WHEN I was 12 and in First Year of secondary school, an art teacher looked pityingly at a still life I had drawn for homework and patted me on the shoulder with a resigned ‘Well, at least you tried.’
She was right.
I was terrible at art. TERRIBLE. I couldn’t draw a straight line and to be honest, I couldn’t draw a crooked one either. I had no flair for it, no talent and only stuck at it for one year before dropping that module and doing business studies or some other such shite.
Anyway, my lack of artistic ability has never bothered me all that much, I never really needed to draw anything in my adult life, it wasn’t necessary for my career so I filed it under ‘What was I thinking?’ and left it at that.
Until I had a child.
When you have a child, everything changes. Obviously your body changes, your sleep pattern changes, your focus in life changes, at least for a little while.
But more than that, when you have a child, you’re suddenly expected to turn into this Earth Mother who can bake and sew and draw and watch endless repeats of Peppa Pig without wanting to stab yourself in the face with a rusty fork.
I can’t do any of those things. I’ve already discussed my complete inability to follow a recipe. I don’t even own a sewing needle and I have to leave the room when Peppa comes on.
And now my secret shame of being utterly diabolical at art has been highlighted.
The Beast is almost 18 months old now and has taken an interest in crayons and colouring and drawing. He goes almost blue in the face with delight when I sit him up in his high chair with a blank page and his crayons. His beloved Peppa has been displaced in his affections by Mister Maker, something he would literally watch all day if I let him.
He’s mad for a bit of art so he is. Ruh roh!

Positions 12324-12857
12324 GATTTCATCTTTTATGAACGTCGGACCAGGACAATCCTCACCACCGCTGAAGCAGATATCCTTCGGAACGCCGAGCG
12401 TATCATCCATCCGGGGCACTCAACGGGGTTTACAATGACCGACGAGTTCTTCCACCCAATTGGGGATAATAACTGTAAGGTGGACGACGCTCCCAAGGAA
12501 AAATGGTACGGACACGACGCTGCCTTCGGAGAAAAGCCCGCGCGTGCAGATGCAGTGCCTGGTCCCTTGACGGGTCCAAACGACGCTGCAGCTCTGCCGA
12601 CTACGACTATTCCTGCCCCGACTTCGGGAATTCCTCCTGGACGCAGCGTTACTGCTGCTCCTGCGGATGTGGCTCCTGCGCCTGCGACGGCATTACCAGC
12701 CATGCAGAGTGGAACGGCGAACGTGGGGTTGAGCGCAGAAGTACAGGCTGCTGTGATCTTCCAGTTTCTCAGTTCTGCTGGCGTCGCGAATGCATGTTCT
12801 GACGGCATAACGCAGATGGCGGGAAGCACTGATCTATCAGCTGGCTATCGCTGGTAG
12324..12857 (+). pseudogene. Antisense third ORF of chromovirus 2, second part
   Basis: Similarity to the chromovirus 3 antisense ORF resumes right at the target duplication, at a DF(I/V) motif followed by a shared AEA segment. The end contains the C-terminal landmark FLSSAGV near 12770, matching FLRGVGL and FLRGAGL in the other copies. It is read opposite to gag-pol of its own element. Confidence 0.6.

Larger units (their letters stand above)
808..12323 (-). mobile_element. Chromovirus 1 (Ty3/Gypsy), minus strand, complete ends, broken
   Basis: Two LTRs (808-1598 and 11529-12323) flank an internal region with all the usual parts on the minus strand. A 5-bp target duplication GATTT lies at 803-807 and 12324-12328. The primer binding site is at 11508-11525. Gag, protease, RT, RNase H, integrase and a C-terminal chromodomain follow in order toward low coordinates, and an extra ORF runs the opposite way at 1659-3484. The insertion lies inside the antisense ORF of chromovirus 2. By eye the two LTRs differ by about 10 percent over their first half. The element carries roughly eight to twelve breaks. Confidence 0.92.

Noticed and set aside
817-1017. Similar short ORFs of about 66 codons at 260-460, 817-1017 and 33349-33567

It’s been a bit dull and rainy this week and we haven’t been able to get outside as much so in desperation yesterday I decided I’d chance my arm at a bit of autumn art. We’d stick leaves on some paper and make a bit of a collage yoke. How hard could it be?
We gathered leaves in the garden before scooting back in to the warmth and breaking out the autumn colours of brown, red, orange and yellow. Seán had a ball colouring in the page before I glued on the leaves and he helped to ‘pat pat pat’ them down so they’d stick tight. And really, once we got rid of the handful of slimy, icky, wet, filthy leaves that Seán insisted on bringing into the house, it wasn’t that hard!
We made two pictures: one for Nana and one for Granny, not wanting to show favouritism. Seán is an equal opportunities grandson.
Later in the afternoon Nana arrived to take Seán off for a visit and he proudly presented her with his picture.
‘Oh look! You did this all by yourself! You’re so clever to do this all by yourself. All by yourself!’ she exclaimed, staring at the picture like it was a priceless treasure.
‘Actually, I help ….’ I tried to interrupt, before being cut off by her effusive praise.
‘All by yourself! And only 18 months old and you did this! You’re a genius,’ she said, showering him with hugs and kisses, delighted with her present and sweeping him off in the car for an afternoon of fun.
I waved them off at the door forlornly. I have the artistic ability of an 18-month-old. Still, at least I tried, right?